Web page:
Total DNA was isolated from schizont stage parasites using the Puregene DNA Purification kit (Gentra) and digested with XmnI and SacI, and samples (5 μg per lane) were electrophoresed on a 0.7% agarose gel and transferred to a Hybond N+ nylon membrane (Amersham Biosciences).
For probes, we amplified a 511-bp fragment of the mitochondrial genome between nucleotides 4998 and 5509 (which includes the putative ribosomal-DNA sequences ssuD and lsuA ) (primers, 5′ ACGCTGACTTCCTG 3′ and 5′ AGAAAACAGTCGGTG 3′) from genomic P. falciparum DNA, a 573-bp fragment of the apicoplast gene tufA (primers 5′ ATAGGAGCCACACA 3′ and 5′ TCCGGATTGTGCTT 3′) from genomic P. falciparum DNA, and a 500-bp fragment of the nuclear gene falcipain-3 from the plasmid pTOPO-FP3 (31) (primers 5′ TACCATGGTACATAAGCTTCTGTTCCAATTGAACAA 3′ and 5′ TTAGAATTCTCATGTTGGGCTTTTAGTAGT 3′). Probes were gel purified and extracted using the QIAGEN Gel Extraction Kit and then labeled with [α-32P]dATP using the Megaprime DNA Labeling System (Amersham Biosciences). Blots were prehybridized for 5 h in RapidHyb hybridization buffer (Amersham Biosciences) at 56°C and hybridized overnight at 65°C with the probes. The blots were then washed twice at 25°C in 2× SSC (SSC is 0.15 M NaCl/0.15 M Na citrate, pH 7.0), 0.1% sodium dodecyl sulfate (SDS); once at 55°C in 1× SSC, 0.1% SDS; and once at 60°C in 1× SSC, 0.1% SDS before visualization by autoradiography.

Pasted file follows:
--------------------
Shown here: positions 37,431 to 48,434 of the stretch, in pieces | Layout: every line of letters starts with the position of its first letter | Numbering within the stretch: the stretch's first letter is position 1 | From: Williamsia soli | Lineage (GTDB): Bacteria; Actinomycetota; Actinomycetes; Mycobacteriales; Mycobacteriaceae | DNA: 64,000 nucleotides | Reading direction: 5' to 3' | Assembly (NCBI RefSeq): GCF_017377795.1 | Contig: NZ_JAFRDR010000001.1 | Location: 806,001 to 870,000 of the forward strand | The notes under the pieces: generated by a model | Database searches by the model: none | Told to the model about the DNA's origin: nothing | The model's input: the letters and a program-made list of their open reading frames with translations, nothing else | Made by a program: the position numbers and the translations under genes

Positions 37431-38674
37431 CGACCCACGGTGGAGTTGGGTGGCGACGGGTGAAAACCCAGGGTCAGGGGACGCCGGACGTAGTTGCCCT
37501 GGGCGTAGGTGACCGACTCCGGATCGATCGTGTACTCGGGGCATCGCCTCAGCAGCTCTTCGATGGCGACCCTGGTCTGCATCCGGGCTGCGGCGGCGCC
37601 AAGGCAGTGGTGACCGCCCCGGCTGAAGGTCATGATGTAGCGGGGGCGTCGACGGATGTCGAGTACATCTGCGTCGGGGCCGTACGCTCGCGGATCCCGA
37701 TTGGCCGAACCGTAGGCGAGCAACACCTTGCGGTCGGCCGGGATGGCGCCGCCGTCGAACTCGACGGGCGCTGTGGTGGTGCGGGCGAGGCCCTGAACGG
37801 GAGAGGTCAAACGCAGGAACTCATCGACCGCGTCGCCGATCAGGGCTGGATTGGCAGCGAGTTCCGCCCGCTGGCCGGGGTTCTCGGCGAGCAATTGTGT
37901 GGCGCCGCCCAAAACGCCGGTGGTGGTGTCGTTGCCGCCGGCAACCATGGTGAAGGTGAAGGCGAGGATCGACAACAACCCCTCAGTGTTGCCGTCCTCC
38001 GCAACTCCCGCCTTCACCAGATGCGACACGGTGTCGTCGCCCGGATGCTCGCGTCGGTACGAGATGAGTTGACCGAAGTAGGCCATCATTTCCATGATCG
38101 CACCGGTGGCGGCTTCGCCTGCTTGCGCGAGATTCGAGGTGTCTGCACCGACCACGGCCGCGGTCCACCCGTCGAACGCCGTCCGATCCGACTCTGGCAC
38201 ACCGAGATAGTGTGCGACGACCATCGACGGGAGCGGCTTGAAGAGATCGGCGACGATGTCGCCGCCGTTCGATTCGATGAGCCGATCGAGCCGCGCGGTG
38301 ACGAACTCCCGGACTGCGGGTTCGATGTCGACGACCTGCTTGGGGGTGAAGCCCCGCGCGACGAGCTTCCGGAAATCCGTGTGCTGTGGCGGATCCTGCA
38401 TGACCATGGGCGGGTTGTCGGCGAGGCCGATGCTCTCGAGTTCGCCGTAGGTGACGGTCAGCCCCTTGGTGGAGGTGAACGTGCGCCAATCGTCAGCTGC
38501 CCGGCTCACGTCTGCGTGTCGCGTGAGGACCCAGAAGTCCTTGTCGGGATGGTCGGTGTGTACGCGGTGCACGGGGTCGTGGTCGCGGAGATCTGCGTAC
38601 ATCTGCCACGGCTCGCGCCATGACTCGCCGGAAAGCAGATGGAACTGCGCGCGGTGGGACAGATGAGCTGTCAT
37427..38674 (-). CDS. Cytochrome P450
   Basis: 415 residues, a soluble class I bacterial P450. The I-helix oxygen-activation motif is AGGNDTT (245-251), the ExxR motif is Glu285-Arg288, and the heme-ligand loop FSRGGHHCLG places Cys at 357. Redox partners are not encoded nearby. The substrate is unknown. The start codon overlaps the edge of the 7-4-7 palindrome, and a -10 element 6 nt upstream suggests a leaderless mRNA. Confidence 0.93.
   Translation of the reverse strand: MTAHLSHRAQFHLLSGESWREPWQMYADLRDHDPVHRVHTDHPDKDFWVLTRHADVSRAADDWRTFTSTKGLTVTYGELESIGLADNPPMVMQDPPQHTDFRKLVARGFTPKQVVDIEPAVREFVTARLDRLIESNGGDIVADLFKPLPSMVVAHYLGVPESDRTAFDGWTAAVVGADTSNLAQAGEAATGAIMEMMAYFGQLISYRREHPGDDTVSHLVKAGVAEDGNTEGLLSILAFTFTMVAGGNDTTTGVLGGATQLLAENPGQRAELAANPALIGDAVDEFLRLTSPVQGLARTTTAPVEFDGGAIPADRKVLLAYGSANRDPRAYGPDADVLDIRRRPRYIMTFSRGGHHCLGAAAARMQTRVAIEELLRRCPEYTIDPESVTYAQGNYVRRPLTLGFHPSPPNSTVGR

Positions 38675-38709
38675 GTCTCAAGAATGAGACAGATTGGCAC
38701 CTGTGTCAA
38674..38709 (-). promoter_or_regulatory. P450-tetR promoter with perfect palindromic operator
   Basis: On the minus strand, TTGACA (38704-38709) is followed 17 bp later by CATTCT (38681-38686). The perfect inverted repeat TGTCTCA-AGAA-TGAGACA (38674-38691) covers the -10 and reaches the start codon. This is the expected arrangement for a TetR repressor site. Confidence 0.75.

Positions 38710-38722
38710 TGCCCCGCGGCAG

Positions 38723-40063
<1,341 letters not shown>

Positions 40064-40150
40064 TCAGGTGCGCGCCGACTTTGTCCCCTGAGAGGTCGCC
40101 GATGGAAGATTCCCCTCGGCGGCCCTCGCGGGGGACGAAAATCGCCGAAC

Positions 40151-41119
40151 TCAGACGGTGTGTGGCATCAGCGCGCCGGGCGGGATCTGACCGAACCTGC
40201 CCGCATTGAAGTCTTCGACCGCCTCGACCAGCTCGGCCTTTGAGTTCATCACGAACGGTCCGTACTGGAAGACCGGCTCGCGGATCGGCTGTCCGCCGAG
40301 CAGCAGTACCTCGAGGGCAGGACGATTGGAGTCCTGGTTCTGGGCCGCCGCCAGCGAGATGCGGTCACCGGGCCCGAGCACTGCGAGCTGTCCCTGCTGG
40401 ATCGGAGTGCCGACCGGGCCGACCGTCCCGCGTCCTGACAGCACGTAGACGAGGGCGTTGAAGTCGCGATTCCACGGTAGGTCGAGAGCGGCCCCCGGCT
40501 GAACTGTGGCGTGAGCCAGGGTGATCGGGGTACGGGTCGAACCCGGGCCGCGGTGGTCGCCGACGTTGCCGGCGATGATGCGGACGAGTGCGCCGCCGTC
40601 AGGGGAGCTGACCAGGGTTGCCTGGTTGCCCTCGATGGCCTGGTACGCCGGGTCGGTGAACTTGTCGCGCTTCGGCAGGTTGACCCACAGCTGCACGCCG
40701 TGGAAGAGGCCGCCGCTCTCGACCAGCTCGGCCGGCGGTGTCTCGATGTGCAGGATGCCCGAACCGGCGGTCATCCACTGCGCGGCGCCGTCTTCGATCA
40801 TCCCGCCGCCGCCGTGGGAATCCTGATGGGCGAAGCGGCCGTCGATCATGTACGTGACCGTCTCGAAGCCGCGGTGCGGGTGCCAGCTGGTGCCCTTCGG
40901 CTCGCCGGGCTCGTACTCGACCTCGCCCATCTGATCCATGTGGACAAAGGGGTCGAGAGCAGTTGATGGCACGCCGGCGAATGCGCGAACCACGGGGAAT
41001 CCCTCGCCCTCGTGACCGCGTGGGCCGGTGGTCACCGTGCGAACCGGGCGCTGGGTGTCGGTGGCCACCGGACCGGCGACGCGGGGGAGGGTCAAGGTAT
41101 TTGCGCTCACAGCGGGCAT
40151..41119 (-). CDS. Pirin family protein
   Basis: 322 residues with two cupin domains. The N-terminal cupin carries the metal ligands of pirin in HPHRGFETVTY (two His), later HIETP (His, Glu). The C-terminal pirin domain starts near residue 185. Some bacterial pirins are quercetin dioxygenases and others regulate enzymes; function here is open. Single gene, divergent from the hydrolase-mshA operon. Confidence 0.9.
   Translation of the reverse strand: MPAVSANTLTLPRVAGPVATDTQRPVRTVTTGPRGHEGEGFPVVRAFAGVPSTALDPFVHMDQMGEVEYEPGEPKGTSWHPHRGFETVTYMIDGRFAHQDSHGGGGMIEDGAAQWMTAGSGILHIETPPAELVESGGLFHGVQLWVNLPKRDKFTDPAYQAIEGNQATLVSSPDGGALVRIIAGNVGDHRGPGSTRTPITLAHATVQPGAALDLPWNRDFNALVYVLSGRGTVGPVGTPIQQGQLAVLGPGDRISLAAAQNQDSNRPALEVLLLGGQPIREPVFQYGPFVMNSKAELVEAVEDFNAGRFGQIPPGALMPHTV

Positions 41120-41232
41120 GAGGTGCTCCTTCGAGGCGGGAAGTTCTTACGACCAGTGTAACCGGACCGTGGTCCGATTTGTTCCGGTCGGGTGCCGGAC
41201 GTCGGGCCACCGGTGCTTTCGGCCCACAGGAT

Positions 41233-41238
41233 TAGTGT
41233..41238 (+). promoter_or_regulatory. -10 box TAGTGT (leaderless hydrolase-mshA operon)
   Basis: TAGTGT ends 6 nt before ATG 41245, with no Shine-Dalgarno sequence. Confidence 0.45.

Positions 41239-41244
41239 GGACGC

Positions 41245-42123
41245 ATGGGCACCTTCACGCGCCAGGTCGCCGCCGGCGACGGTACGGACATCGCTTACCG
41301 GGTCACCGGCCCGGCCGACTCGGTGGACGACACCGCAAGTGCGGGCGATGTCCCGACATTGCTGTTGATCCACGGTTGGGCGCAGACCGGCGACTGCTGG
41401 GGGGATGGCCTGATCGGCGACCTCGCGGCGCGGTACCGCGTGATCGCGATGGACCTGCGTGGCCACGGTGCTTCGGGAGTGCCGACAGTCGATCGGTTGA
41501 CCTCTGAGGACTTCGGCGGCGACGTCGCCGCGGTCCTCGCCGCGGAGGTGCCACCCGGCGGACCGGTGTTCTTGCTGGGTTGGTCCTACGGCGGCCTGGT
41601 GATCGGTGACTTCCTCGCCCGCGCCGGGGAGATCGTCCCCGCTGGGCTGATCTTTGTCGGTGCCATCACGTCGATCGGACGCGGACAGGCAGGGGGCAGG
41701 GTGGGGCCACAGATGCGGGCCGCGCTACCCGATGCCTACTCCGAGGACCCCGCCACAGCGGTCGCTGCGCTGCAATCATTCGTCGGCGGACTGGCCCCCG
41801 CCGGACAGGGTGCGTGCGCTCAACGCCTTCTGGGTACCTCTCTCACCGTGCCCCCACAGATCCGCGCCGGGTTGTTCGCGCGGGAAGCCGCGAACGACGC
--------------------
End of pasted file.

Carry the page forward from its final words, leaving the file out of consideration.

ACPl-GFP-containing parasites were isolated from erythrocytes with saponin, and denatured samples (5 × 107 parasites per lane) were electrophoresed on 12.5% polyacrylamide gels under reducing conditions. Proteins were transferred to polyvinylidene difluoride membranes and probed with mouse anti-GFP antibodies (Molecular Probes; 1:400), followed by alkaline phosphatase-conjugated donkey anti-mouse secondary antibody (Jackson ImmunoResearch Laboratories; 1:10,000) using standard procedures. Immunoblots were developed using the Western-Star Chemiluminescent Immunoblot Detection System with CDP-Star substrate (Applied Biosystems). The blots were stripped and reprobed with a 1:10,000 dilution of rat anti-falcipain-3 antibody (31), followed by alkaline phosphatase-conjugated goat anti-rat antibody (Jackson ImmunoResearch Laboratories; 1:10,000).